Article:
Clapping Politico

Finally a web launch that I can unambiguously welcome. John Harris' new political website Politico combines all the best things about the Internet -- immediacy, informality, uncluttered design, a deep verticalized focus, genuine expertise. What I particularly like is that the site is authoritative without being pompous, serious without being patronising. Politico is written by experts who aren't shoving their expertise down the readers' throat.

Best of all, Politico has neither endless bloggers nor infinite forums that create worthless user-generated content. This is a website written by experienced political journalists for people who want to be educated by experts. If you want to really learn about American politics, go to Politico. If you want to know what uninformed people think about politics, read a blog.

Harris explained to Ruth Seymour on KCRW's "The Politics of Culture" that his goal at Politico is to encourage journalists to have fun with their writing. Harris, who left the Washington Post to start-up Politico, wants his journalists to relax, to really enjoy their writing. While this may sound like marketing spin, I think Harris is onto something important here. The problem with many print journalists these days is that they really aren't having much fun. Working  as a writer at a traditional newspaper is poorly paid and highly pressurized and, given the endless cuts and layoffs, quite depressing. It's not surprising, therefore,that much American newspaper journalism is unnaturally serious and wooden.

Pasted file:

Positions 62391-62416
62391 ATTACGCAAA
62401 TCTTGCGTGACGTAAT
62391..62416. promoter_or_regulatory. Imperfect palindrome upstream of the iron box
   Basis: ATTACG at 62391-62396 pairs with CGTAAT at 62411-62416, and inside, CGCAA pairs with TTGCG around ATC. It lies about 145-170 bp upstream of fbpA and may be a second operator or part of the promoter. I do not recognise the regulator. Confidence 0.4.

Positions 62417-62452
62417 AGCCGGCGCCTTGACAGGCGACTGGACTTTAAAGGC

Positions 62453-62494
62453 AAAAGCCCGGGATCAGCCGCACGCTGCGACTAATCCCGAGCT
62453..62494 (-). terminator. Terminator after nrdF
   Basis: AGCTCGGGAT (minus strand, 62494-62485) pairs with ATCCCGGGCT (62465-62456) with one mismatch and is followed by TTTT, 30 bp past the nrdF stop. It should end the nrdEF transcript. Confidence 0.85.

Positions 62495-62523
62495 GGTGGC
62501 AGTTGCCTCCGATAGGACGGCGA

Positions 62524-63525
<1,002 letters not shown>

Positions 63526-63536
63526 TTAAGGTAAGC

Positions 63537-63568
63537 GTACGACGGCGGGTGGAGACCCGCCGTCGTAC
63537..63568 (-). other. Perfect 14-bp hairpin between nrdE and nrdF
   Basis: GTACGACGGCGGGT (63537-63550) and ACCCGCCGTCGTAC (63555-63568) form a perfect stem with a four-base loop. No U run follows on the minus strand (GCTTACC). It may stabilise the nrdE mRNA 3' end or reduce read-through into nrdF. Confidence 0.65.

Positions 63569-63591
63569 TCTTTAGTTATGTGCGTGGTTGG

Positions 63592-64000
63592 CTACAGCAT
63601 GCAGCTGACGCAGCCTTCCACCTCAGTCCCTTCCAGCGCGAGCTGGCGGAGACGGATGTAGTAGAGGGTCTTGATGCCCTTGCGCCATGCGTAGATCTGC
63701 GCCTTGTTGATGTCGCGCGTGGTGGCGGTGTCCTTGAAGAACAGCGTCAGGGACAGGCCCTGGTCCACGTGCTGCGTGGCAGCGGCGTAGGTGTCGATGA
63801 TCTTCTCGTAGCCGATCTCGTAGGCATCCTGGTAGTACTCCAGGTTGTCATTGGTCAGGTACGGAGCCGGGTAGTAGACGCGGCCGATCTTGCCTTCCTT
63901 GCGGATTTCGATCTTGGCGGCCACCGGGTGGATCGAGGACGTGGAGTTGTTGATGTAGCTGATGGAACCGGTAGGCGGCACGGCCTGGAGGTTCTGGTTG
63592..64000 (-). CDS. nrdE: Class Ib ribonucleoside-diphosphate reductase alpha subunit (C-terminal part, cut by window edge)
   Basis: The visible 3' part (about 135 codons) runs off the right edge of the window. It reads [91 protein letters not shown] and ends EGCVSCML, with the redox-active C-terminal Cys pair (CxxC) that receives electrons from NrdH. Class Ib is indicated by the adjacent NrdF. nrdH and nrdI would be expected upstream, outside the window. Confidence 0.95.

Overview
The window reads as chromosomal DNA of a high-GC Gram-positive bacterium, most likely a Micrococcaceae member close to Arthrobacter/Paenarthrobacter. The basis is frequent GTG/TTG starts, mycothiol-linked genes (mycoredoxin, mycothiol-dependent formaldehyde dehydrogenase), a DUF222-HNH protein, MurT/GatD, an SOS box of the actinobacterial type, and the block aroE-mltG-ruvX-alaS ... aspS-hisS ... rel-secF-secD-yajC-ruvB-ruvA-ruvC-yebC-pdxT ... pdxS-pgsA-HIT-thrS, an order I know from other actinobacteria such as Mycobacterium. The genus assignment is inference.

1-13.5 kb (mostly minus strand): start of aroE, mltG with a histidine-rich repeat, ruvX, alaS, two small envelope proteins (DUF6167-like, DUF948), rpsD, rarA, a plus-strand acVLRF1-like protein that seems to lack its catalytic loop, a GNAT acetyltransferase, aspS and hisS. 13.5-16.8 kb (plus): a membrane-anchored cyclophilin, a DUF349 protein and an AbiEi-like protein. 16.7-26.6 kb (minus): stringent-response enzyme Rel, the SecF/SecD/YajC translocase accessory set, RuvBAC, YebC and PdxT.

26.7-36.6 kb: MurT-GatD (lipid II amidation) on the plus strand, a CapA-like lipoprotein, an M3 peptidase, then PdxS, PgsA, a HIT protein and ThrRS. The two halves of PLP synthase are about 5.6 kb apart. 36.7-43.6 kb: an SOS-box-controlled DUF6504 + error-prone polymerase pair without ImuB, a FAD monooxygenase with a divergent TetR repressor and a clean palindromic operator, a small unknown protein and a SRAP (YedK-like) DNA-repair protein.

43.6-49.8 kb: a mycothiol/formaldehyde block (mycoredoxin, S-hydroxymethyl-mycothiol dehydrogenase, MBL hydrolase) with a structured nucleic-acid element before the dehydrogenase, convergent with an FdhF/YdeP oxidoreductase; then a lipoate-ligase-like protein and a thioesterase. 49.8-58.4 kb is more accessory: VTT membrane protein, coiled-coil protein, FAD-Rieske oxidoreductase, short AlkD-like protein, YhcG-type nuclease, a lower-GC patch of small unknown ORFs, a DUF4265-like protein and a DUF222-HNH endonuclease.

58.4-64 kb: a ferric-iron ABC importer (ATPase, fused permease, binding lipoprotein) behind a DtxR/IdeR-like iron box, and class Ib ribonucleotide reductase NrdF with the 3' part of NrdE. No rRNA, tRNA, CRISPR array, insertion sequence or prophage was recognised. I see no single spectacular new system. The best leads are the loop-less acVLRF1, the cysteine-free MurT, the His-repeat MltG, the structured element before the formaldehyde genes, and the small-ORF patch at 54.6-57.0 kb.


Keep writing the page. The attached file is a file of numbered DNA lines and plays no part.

Paul Grabowicz, who runs the new media program at UC Berkeley's School of Journalism, told me the same thing when I interviewed him for afterTV last year. Journalists, he explained, are generally extremely smart and funny people -- but this all-too-rarely come through in their writing. Grabowicz blamed print newspaper obsessive concern with objectivity and fairness for the fact that much print journalism is boring. Because reporters are terrified of being seen to be biased, their work loses its vitality.

I hope newspaper editors are looking at Politico carefully. John Harris' start-up proves that reading a specialized news resource focused exclusively on politics doesn't have to be like watching C-SPAN. And he shows that a news website can be eminently readable without giving in to the tyranny of the blog.